Lee Konitz

Sound of Surprise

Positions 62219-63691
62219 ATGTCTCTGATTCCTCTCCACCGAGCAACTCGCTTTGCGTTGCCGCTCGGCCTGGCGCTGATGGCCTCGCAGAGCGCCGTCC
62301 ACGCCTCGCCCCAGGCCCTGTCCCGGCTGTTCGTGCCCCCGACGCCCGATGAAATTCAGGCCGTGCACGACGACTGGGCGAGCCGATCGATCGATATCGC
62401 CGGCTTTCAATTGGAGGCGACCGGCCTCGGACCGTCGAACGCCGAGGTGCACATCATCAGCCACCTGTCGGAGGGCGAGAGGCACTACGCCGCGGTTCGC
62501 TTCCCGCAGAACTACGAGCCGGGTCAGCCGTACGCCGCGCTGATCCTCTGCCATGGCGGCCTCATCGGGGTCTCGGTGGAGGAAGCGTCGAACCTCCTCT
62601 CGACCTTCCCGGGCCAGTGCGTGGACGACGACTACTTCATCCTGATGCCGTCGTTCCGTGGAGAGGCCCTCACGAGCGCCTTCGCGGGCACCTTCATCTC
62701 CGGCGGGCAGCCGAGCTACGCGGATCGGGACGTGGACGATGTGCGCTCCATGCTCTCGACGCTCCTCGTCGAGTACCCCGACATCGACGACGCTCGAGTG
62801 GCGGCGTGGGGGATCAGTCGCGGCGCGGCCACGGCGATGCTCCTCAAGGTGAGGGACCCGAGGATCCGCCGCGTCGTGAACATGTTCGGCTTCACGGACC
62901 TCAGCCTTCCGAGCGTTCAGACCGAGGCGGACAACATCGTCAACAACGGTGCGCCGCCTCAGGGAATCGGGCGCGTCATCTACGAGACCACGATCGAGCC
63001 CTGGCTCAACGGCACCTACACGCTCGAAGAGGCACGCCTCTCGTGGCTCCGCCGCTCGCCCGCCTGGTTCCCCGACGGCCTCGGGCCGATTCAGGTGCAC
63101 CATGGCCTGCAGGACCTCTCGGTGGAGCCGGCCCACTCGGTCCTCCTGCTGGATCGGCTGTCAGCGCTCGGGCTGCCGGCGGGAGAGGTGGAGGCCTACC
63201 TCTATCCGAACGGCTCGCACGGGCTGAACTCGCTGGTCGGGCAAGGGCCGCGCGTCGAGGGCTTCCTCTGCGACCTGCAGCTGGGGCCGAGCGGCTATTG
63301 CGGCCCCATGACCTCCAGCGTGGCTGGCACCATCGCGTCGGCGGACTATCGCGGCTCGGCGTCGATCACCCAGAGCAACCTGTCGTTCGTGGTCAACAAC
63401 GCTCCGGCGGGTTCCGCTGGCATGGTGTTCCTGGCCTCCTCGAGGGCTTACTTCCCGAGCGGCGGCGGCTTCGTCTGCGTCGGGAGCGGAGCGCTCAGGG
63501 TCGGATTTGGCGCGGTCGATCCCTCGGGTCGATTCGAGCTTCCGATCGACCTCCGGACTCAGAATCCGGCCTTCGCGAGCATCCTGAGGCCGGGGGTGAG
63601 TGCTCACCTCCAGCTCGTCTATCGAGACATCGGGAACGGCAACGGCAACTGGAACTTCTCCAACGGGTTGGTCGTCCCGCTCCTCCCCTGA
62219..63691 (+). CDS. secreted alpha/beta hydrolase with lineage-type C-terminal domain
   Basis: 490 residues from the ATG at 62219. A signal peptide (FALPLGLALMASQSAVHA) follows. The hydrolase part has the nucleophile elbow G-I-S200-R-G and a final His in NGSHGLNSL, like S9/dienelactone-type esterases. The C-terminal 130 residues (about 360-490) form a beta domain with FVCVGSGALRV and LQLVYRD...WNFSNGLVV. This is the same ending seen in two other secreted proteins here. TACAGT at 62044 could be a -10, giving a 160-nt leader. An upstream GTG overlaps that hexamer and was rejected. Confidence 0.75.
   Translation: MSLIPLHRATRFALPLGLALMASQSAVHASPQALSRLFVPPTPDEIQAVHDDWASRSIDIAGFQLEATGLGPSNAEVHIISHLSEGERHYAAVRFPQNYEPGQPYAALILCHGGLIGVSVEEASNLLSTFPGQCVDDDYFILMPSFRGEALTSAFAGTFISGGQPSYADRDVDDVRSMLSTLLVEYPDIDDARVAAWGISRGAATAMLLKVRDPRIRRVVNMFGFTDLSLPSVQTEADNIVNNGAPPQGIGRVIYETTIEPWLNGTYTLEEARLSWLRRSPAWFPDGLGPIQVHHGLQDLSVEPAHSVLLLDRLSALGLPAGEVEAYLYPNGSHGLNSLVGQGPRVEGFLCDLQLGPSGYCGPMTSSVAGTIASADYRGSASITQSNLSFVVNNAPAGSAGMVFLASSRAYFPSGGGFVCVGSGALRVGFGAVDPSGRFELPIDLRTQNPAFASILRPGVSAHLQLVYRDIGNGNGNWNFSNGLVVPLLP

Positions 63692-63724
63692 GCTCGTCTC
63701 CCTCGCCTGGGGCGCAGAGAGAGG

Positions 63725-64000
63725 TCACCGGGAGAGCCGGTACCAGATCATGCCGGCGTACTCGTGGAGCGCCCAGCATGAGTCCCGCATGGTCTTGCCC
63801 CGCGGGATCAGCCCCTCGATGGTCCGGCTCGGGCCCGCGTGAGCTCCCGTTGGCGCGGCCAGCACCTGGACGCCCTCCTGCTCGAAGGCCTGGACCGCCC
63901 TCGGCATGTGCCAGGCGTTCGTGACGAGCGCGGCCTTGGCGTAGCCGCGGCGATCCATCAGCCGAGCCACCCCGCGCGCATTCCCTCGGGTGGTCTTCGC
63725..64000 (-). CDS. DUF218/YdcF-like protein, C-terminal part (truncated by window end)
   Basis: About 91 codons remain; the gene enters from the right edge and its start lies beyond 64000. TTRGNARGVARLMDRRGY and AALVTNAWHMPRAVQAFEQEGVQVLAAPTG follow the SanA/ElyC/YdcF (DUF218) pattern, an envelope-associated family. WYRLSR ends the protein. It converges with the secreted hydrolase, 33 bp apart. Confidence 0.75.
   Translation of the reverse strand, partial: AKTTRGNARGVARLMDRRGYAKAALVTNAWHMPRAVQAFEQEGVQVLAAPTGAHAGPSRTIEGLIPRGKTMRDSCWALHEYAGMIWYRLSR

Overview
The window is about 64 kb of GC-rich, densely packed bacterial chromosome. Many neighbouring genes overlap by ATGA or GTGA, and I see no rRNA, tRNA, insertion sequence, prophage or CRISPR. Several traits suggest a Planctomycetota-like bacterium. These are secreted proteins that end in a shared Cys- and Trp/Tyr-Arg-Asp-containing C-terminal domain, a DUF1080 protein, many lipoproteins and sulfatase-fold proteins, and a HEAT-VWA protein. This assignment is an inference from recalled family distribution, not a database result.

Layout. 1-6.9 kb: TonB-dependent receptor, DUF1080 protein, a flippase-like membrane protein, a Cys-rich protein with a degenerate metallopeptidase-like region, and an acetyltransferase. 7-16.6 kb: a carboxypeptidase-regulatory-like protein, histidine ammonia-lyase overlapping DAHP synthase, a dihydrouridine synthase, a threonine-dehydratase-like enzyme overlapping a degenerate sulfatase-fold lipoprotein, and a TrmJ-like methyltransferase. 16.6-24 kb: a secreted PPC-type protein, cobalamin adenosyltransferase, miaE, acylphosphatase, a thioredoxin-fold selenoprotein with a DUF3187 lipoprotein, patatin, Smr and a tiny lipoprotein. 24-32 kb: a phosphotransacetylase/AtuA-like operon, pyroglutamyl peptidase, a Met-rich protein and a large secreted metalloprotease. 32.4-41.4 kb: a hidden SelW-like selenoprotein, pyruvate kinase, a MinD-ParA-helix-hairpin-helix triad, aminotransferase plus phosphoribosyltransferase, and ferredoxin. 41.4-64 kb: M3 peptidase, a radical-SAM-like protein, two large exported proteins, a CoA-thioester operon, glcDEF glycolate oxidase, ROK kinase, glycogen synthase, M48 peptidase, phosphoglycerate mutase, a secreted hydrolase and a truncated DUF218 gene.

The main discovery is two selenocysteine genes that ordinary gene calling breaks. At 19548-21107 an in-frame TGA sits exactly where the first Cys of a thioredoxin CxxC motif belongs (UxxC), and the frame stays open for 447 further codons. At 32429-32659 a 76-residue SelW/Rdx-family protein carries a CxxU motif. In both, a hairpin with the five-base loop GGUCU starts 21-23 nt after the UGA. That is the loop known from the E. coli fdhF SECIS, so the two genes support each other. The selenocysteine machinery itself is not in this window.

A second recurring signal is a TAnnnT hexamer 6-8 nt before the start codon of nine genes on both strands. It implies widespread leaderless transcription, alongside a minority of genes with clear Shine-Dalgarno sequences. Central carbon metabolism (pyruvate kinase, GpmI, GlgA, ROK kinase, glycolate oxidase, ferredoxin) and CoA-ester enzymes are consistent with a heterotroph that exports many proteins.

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While Whitney Balliett coined the phrase "sound of surprise" to describe jazz, it also pretty well sums up the entire career of Lee Konitz, whose fluid, dynamic alto has been a constant source of inspiration, distinction, and clarity. This effort teams him with such empathetic instrumental foils as Ted Brown John Abercrombie Marc Johnson and Joey Baron, who are superb rhythmic navigators, plotting interesting paths for Konitz with metered maps of their own drafting. Brown, a quite literate tenor saxophonist much in the style of old Konitz confrere Warne Marsh, has never had much use for the music business, and is rarely heard anymore. But he drops in here, shining on four cuts. The loose, freewheeling "Hi Beck" finds Brown and Konitz in unison, then counterpointed on heads and tails, with Baron tastefully trading eights in between. They play individual lines during the course of the ballad "Soddy & Bowl" but are firmly welded together for "Thingin'," the now-obligatory Konitz adaptation of "All the Things You Are." With Abercrombie, who is much more reserved and less affected, they do a crisp bossa line of "Mr. 88," the swinging bopper "Friendlee," and "Crumbles," a good swinger with upper-register melody. The bluesy "Bits & Pieces" is randomly tossed about, as Johnson drops out and then saunters back in with a solo, as does the roiling Baron. The famous "Subconsciouslee" finds each member playing by himself, then together, then with solos and rhythmic backup. Baron is really head and shoulders above most drummers; his dynamic concept consistently commands attention. Yet another fine recording from Konitz, this adds to an already immense discography that seems to get broader and deeper as it lengthens.

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